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  • Writer's pictureCari Mackey

Common House Gecko of Panama


Enjoying a delicious cup of Panamanian coffee together, I asked our guests how they slept last night when one of them hesitated... Sleeping beneath the rustling jungle canopy with the terrace doors open to fall asleep to the crashing ocean waves, the hum of the cicadas, and surrounding jungle animals sounds so relaxing and paradisiacal, but that's also when the jungle shines and comes alive.


The sounds of nature are indeed calming and fascinating but if you're not used to it, you might find it hard to fall asleep to. Far from a quiet night, the sounds of the jungle might be better compared to sleeping during a Taylor Swift concert. Remember how we learned the decibel levels of cicadas and howler monkeys? Taylor has definitely got it going on and despite the millions of dollars in sparkling microphones and speaker equipment, she's got nothing on a howler monkey. 

As our guest was trying to get some rest after her great day of surfing and waterfall hiking, she told me there had been a bird trapped in her room that had been frantically chirping all night. When she was finally able to rouse herself out of bed to find said bird, she was unable to locate the soloist keeping her from a peaceful nights rest.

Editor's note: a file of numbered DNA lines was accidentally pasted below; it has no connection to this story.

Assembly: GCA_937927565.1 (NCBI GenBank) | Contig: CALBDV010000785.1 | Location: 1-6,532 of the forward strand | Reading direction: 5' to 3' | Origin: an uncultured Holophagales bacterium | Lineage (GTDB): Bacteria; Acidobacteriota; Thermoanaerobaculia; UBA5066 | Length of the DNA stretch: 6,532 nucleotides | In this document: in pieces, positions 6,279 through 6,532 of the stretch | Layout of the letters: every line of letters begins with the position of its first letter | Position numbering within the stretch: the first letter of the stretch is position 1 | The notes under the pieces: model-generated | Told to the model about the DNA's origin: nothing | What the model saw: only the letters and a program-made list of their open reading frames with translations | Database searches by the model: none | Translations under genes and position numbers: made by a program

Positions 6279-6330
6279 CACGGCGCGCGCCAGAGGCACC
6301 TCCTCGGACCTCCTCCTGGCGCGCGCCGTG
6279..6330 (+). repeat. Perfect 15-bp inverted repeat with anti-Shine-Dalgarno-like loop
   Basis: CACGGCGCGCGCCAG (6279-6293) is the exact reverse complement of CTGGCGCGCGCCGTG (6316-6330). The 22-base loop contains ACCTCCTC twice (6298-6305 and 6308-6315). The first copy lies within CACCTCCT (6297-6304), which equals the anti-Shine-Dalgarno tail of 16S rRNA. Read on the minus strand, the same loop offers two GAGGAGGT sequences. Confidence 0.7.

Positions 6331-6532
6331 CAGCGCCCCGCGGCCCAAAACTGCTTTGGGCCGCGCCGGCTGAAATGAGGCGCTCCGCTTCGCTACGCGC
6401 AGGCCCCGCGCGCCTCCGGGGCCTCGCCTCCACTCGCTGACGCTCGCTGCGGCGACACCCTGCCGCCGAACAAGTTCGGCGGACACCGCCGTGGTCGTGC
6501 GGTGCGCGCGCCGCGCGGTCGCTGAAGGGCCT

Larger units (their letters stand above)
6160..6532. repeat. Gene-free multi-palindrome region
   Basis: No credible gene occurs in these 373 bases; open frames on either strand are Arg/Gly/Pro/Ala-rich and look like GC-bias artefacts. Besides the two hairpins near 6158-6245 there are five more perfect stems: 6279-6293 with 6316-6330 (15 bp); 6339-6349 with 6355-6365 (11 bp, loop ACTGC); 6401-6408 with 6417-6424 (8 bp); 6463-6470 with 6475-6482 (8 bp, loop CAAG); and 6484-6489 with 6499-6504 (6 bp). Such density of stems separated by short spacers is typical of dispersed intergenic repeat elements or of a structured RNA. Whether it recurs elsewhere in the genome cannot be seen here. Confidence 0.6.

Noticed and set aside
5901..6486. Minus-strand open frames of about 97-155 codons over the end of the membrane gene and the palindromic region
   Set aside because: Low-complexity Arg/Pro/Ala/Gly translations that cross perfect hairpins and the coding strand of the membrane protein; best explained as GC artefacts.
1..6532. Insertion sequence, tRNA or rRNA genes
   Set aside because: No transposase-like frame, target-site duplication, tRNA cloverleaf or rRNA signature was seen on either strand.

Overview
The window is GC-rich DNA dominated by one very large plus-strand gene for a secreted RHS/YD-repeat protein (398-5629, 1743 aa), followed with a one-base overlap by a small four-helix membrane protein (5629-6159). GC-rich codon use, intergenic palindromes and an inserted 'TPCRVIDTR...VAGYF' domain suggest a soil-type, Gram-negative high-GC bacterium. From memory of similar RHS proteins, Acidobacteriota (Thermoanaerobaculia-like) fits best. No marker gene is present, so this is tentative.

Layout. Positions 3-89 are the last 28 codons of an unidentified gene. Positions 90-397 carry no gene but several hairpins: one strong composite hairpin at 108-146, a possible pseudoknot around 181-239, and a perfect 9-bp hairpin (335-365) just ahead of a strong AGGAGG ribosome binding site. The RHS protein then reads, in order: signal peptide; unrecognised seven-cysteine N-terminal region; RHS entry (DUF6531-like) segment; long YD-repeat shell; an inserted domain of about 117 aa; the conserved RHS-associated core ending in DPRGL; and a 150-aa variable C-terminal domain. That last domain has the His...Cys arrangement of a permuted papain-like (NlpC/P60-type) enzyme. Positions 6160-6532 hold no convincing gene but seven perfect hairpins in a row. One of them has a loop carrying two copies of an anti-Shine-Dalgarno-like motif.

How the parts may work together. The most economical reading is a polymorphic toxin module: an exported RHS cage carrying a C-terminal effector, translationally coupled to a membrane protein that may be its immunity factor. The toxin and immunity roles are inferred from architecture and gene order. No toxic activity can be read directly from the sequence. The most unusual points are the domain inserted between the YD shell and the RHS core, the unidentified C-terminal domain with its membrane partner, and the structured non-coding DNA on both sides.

Flabbergasted and exhausted, she surrendered to her cozy bed with ear plugs and slept until natures alarm clock notified her it was time to get up and surf. As she was describing her night, I knew immediately who her little nocturnal night nuisance was - a gecko!

Native to southeast Asia, and the Indo-Australian Archipelago, the common house gecko Hemidactylus frenatus was introduced to Latin America in the late 90's and has been thriving ever since. Great news about these cute little lizards is that they are currently listed as least concern on the IUCN Red list which is bad news for the bugs of the nighttime jungle who are their primary prey.


Geckos provide entertainment in the dining room at night as they defy gravityrunning on the walls and ceilings hunting for bugs drawn to light sources though they are arguably not so entertaining in our guest rooms as they chirp to communicate with each other. Their chirps can be quite loud though they don't usually last very long.


We love having them around not only for their entertainment value but also to eat bugs. In fact, in our bar, we might just have a few that are becoming a bit too accustomed to drinking our micro beers though we can't blame them, our col-col beers are tasty. 


I hope you are looking forward to snuggling up in one of our cozy beds and embracing the nighttime sounds of the natural world around you as you dream about your next day of surf, adventure, and time in this magical place. 

 

Your Friends in Morrillo,

Cari and Ryan Mackey

Owners and Hosts

Morrillo Beach Eco Resort

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